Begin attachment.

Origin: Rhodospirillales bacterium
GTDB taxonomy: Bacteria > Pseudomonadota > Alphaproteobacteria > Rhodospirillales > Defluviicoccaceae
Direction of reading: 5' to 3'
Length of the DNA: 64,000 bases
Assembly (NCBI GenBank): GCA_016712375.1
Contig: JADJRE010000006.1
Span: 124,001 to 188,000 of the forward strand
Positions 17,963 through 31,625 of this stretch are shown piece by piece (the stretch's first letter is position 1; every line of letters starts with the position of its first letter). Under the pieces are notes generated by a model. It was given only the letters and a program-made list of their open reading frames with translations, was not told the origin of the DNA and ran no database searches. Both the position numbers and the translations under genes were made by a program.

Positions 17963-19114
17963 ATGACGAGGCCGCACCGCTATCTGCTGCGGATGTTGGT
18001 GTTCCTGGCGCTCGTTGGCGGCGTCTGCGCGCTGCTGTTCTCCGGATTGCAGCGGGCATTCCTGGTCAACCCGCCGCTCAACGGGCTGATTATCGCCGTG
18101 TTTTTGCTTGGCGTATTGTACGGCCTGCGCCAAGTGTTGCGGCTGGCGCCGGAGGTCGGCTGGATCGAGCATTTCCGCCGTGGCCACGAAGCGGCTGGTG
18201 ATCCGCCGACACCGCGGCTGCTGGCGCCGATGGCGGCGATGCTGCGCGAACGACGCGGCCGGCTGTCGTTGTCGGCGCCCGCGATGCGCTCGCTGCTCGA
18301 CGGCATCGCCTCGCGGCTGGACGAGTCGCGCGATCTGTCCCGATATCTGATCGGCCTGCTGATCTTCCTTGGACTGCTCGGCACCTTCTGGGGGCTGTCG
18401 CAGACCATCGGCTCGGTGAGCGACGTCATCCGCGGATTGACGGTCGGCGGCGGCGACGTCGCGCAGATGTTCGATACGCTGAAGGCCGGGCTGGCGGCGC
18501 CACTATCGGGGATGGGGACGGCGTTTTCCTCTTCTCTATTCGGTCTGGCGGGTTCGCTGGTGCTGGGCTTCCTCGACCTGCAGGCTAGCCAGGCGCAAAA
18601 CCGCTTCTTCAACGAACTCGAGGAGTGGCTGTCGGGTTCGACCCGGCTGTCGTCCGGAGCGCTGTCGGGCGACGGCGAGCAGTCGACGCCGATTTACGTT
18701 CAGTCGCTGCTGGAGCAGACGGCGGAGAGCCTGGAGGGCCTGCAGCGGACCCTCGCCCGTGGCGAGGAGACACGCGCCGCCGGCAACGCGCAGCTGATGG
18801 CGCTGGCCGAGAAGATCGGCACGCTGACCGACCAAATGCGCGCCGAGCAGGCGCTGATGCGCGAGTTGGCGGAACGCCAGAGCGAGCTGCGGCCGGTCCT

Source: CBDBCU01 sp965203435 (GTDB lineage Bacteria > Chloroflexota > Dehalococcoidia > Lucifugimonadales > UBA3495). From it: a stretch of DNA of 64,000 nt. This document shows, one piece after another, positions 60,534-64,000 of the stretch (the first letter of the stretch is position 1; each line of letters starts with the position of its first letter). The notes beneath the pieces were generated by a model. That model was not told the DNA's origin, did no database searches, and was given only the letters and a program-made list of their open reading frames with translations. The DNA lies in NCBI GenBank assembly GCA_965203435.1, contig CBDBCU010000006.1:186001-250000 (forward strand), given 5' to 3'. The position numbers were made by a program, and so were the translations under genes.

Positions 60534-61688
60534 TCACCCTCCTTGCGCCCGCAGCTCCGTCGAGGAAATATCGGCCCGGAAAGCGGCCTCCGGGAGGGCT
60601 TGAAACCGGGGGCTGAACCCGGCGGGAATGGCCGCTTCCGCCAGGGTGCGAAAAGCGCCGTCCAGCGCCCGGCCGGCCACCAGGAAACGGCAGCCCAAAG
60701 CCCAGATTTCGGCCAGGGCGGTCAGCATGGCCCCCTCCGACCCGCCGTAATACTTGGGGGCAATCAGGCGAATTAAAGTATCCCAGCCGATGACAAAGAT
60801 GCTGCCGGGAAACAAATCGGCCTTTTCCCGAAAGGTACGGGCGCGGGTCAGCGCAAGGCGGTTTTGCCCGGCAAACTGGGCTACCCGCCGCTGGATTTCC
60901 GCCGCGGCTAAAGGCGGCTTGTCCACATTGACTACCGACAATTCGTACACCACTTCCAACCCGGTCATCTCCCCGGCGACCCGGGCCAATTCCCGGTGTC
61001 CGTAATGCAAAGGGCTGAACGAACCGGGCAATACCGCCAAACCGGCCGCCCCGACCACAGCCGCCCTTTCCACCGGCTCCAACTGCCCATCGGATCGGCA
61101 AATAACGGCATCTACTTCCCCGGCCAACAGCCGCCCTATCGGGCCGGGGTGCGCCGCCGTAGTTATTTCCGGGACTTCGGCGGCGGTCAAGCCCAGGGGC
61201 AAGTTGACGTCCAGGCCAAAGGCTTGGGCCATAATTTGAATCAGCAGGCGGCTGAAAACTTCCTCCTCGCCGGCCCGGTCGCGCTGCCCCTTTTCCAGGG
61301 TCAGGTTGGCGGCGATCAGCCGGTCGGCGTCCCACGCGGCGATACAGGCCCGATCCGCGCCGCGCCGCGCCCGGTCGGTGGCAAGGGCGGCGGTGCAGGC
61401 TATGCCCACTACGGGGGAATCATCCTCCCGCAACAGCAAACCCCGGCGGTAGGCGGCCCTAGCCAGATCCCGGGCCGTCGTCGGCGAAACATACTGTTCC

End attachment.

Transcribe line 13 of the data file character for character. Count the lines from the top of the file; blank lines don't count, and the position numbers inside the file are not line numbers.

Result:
18201 ATCCGCCGACACCGCGGCTGCTGGCGCCGATGGCGGCGATGCTGCGCGAACGACGCGGCCGGCTGTCGTTGTCGGCGCCCGCGATGCGCTCGCTGCTCGA